“Eventually things got sour between me and my wife. My life turned over, and we got divorced. We had to sell out our house, our house was sold for $165,000. Today I would not say it was my fault 100%, [but,] I did things I'm not supposed to do. My wife and my children have a big crack in their hearts. But I always pray for them that Allah Subanu takes care of them and watches over their footsteps. And let them go on with their daily lives, Insha’allah.”
“Today, I have lived alone for the past 32 years. I never remarried. I happened to go on a pilgrimage. An Imam from Trinidad came to Canada and he was going to visit the jail, and he took me with him. From that day, my life was completely changed. I see all these people in the jail, when they watch out the window they can’t see anything, and you can’t see them. I said to myself, I wouldn’t like to come here. I came home and I gave away my alcohol. I took a shower and picked up my Qu’ran. And I said, ‘Oh Allah, make me a changed man.’ From that day, the 17th of October, 1991, I put away my bottles and picked up my Qu’ran.”
“I started to go to the hospital and visit the sick. Today I am a Chaplain, a clergyman for the hospital. Sometimes before COVID, I’m in the hospital at 1-2 a.m. visiting the sick. The hospital closes at 9 p.m., but being a clergy I can go in 24/7 and pray for people. Many have died in my hands after reading Suriyasi and making dua. I tell Allah to take them in peace and let them go back to you. We come from you, Allah, and we go back to you.”
Ramzan recalls a story of visiting a young girl with leukemia in the hospital, “A teenager from Syria, she was in high school. Her mother and father were in Syria. I prayed for her. I don't know this girl, but that hit me to see she's so young. At the age of only 15 or 16, she’s gone. All that I asked Allah, was to take her, so none of us in this room would know. And what happened was, this finger,” he holds up his index finger, “she used this finger to read her prayers 5 times a day. Her finger was up, and nobody knew that her life left her. Three Muslim doctors were there around her, and I said, ‘Doctor, look at her finger.’ What I ask for, I get. I asked Allah that when her soul left her body, no one must know in this room. And so said, so done.”
“I gained a lot of experience visiting the sick. It’s tremendous to see when you think that you don’t have one hand, there are people out there who don’t even have two hands. There are people eating with their toes, which I have seen in Mecca. I went to Hadj, in 1996 for myself. Two years later, I went for my mother. In our religion, you have to do it for yourself first. Then you can do it for your siblings, mother, father, anybody. There and then my life completely changed.”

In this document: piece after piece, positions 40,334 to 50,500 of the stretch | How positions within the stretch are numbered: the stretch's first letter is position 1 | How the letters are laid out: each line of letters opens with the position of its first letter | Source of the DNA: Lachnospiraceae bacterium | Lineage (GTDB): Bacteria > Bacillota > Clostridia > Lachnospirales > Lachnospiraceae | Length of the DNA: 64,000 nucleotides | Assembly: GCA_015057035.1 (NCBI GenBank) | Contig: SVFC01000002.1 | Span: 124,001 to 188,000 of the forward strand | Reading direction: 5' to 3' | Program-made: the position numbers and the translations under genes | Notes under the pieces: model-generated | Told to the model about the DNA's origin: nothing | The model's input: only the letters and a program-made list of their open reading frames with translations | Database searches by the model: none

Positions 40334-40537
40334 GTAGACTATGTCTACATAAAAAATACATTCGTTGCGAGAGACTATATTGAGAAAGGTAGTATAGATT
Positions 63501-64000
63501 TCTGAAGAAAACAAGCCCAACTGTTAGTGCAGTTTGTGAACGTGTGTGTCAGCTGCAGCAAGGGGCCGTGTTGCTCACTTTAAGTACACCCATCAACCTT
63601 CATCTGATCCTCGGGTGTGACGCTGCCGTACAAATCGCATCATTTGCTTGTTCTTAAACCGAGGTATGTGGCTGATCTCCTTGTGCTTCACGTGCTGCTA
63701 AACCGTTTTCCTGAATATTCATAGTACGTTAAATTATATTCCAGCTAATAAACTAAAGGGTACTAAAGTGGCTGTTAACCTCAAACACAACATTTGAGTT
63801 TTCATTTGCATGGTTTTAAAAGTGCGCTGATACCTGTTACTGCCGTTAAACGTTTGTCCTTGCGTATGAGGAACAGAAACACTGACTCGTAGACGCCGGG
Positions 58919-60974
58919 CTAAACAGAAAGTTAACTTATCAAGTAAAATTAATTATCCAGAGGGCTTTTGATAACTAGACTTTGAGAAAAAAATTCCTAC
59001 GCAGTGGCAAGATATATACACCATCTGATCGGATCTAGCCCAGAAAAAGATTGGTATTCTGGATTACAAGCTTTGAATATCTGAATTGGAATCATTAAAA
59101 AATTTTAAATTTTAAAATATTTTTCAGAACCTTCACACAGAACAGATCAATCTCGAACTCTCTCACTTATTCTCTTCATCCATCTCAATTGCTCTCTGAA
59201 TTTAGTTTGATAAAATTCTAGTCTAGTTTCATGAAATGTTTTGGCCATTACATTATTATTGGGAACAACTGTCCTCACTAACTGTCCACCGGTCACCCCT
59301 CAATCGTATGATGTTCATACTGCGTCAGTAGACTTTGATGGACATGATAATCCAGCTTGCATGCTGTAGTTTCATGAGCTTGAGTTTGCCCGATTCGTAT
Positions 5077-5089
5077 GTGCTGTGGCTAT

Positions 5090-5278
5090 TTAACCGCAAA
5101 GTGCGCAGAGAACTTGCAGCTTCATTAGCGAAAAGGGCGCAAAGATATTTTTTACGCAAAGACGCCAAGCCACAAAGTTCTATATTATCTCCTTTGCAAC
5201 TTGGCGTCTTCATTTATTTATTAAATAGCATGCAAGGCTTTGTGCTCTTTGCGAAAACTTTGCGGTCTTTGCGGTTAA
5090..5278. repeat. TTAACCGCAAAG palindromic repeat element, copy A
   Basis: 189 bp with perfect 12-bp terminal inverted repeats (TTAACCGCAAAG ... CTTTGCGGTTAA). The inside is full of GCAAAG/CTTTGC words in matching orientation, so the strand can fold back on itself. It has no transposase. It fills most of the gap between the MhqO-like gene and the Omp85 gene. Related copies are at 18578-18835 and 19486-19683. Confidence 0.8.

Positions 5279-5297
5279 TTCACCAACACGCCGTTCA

Ramzan also gives us a bit of insight into his role as a member of the Board of Directors in the Peel District, “Today I have been living in this building since the first of May, 1999. At this building, they have a voting system, and I became a director for this building. I interview newcomers and give my okay; saying yes or no. All the ones that I give a yes, it has to go through Peel, and then here. I found in this building only three of us from Guyana; one from Mahaica, one from Esequibo, and myself from Leguan.”
“I interview all races, colour, and religion. I have no distinction or hatred or racism in me. When I first came here, there was a lot of racism in this country. They used to call everyone, no matter what country you come from, a Paki. And Paki means cleanliness in Urdu. The ones that are suffering now, are the Black [community]. The Black community is suffering. They are innocent. I don't know how or whenever it will end.”
Sitting down with an elder like Ramzan and listening to the anecdotes and his vivid recollections was a truly astonishing experience. Each story he shared was filled with rich emotions, and provided a glimpse into the breadth of his life. He leaves the interview with a few words of wisdom for the youth and broader Indo-Caribbean community, saying:
“[Volunteering] is a very good thing. You don't know who is out there that can help one another in certain things. I think especially the youths of today, should take that opportunity when they get a chance to volunteer in any aspect that comes their way. It is a very good opportunity for all youths of today to be a big brother or sister in helping out.”
“We are all Allah’s creation. Even something as small as ants have more unity than us. They bury their own dead and make their own homes, they bother no one. Recalling a short tale, he says, “Allah has given all the prophets, as Muslims, their own job to do. Prophet Sulaiman was given all the languages, so they could speak for anything they want. One day he was coming down with his troop, and queen ants told the rest of the ants to step aside, that Prophet Sulaiman was coming down with his troop. The Prophet replied, ‘Complete your mission, for I will hold back my troop.’ So the language has been spoken.”
“If human beings had the same, we could’ve conquered this world. But today we do not have that unity. We only have hatred, malice and jealousy in our hearts. But if only we can throw it behind us and stand together in humanity and fill our hearts with peace and love, it will be a better place today. I don't know how long more I've got, but I only hope and pray to see my children one more time. Nevertheless, I pray.”
About the Author
Rebecca is a Toronto-based writer and digital marketer, currently working in book publishing. With a BA in Sociology and a minor in Caribbean Studies, she joined the Indo-Caribbean Canadian Association to continue her interest in researching and writing content about Indo-Caribbean history and culture.